Meanwhile, shoebox apartments continue to be popular, with their more affordable lump sum investment size.

NUS's May 2012 flash estimates released yesterday show that the overall SRPI increased 1.5 per cent in May over the preceding month. This is double the 0.7 per cent month-on-month hike in April. The sub-index for small apartments islandwide posted a 0.9 per cent month-on-month rise in May, against a drop of 0.8 per cent in April.

The sub-indices for the Central Region and Non-Central Region, both excluding small units, were up 0.8 per cent and 2.2 per cent respectively month on month for May.

In April, the Central Region sub-index rose 1.5 per cent while that for the Non-Central Region was unchanged from the preceding month.

The SRPI series, minted by NUS's Institute of Real Estate Studies, tracks prices of completed private apartments and condos (excluding executive condos).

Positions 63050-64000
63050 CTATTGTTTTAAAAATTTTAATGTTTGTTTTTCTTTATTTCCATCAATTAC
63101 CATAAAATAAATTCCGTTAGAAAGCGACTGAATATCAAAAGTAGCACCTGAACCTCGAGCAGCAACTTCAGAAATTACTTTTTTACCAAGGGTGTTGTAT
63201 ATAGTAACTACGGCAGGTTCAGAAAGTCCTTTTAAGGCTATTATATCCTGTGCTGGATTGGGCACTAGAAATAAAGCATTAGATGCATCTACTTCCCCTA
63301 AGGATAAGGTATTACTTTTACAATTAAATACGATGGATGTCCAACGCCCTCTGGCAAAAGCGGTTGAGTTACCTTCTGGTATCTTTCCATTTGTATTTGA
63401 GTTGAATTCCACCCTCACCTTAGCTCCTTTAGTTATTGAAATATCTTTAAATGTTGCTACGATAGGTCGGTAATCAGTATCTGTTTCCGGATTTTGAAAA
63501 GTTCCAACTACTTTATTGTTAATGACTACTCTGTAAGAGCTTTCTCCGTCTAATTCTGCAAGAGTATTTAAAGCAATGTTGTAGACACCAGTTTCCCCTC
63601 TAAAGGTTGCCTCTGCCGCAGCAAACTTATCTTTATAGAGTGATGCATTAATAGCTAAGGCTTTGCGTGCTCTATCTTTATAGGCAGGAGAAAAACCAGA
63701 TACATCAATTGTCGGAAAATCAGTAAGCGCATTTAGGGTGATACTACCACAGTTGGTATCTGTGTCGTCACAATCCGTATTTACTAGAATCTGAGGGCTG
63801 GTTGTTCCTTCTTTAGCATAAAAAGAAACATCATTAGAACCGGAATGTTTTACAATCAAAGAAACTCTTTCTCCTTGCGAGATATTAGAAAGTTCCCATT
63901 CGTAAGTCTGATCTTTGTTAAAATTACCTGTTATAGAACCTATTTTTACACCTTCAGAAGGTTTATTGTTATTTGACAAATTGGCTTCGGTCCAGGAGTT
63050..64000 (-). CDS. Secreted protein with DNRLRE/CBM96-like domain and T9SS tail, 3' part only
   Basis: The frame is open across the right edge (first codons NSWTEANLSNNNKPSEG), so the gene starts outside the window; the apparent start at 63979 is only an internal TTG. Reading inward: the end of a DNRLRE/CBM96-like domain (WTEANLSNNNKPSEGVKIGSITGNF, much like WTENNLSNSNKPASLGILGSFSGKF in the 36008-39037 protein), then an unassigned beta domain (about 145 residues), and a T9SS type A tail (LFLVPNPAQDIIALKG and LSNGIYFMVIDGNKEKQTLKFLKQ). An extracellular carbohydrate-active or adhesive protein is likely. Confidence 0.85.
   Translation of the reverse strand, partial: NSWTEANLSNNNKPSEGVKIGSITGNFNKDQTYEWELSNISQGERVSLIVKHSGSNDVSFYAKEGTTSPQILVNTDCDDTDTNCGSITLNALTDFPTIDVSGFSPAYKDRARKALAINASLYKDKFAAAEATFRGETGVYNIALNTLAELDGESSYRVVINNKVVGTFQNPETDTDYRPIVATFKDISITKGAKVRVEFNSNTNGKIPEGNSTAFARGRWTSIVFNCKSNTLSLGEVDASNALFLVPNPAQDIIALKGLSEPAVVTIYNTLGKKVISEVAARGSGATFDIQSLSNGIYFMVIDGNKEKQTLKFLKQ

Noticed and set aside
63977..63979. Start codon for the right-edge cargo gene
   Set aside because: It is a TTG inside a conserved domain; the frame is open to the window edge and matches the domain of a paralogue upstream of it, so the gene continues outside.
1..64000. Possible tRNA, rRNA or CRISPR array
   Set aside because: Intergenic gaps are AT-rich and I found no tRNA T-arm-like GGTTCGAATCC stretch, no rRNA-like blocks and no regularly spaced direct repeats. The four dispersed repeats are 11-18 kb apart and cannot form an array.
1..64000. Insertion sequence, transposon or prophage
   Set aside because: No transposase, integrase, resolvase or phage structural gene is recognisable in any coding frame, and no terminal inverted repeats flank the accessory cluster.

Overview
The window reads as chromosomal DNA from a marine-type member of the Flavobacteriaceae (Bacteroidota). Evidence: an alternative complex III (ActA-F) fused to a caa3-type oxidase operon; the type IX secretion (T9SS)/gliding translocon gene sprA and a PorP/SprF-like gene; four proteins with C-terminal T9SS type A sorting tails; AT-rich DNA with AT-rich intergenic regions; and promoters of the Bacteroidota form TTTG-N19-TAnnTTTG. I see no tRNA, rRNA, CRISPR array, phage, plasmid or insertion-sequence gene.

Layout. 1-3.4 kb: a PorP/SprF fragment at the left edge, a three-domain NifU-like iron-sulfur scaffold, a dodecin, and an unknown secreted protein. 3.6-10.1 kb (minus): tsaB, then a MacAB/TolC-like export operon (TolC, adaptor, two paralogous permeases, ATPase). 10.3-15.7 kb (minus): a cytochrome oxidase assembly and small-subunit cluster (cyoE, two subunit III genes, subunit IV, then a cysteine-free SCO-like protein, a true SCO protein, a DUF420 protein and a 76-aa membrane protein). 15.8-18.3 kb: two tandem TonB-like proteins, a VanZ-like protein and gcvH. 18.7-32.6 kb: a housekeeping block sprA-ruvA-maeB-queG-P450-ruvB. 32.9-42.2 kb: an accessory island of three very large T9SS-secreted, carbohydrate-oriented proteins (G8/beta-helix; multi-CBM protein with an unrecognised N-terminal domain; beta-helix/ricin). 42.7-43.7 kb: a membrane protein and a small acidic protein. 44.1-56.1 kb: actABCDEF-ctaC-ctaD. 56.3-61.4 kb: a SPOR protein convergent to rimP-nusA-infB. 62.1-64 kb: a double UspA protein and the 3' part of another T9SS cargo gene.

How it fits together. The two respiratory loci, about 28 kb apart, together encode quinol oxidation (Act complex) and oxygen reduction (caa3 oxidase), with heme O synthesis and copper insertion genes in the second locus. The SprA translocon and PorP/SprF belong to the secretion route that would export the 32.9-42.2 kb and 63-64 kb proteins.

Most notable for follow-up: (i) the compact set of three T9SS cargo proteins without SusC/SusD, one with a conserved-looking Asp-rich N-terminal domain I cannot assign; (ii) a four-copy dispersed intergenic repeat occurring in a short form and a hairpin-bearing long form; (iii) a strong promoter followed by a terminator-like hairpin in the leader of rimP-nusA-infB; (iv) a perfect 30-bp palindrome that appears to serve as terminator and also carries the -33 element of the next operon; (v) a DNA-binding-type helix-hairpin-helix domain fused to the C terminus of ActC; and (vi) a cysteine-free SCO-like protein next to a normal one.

R'ST Research's caveats analysis shows a pick-up in resale volumes of private apartments/condos above 506 sq ft in recent months, in both the Central and Non-Central regions - compared with January, when volumes dived following the introduction of the additional buyer's stamp duty in December.

The figures hovered around 700 units or more per month in the Non-Central Region between March and May, compared with 192 in January and 345 units in February. However, the 683 caveats in May are down 12.2 per cent from April's 778. In the Central Region, 259 caveats were lodged in May, nearly 5 per cent higher than April's 247 units. The 200-plus caveats lodged per month between March and May are up from the January and February numbers of 50 and 119 respectively...
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Martin Koh | 86666 944 | R020968Z
Sherry Tang | 9844 4400 | R020241C
Senior Sales Director
DTZ Debenham Tie Leung (SEA) Pte Ltd (L3006301G)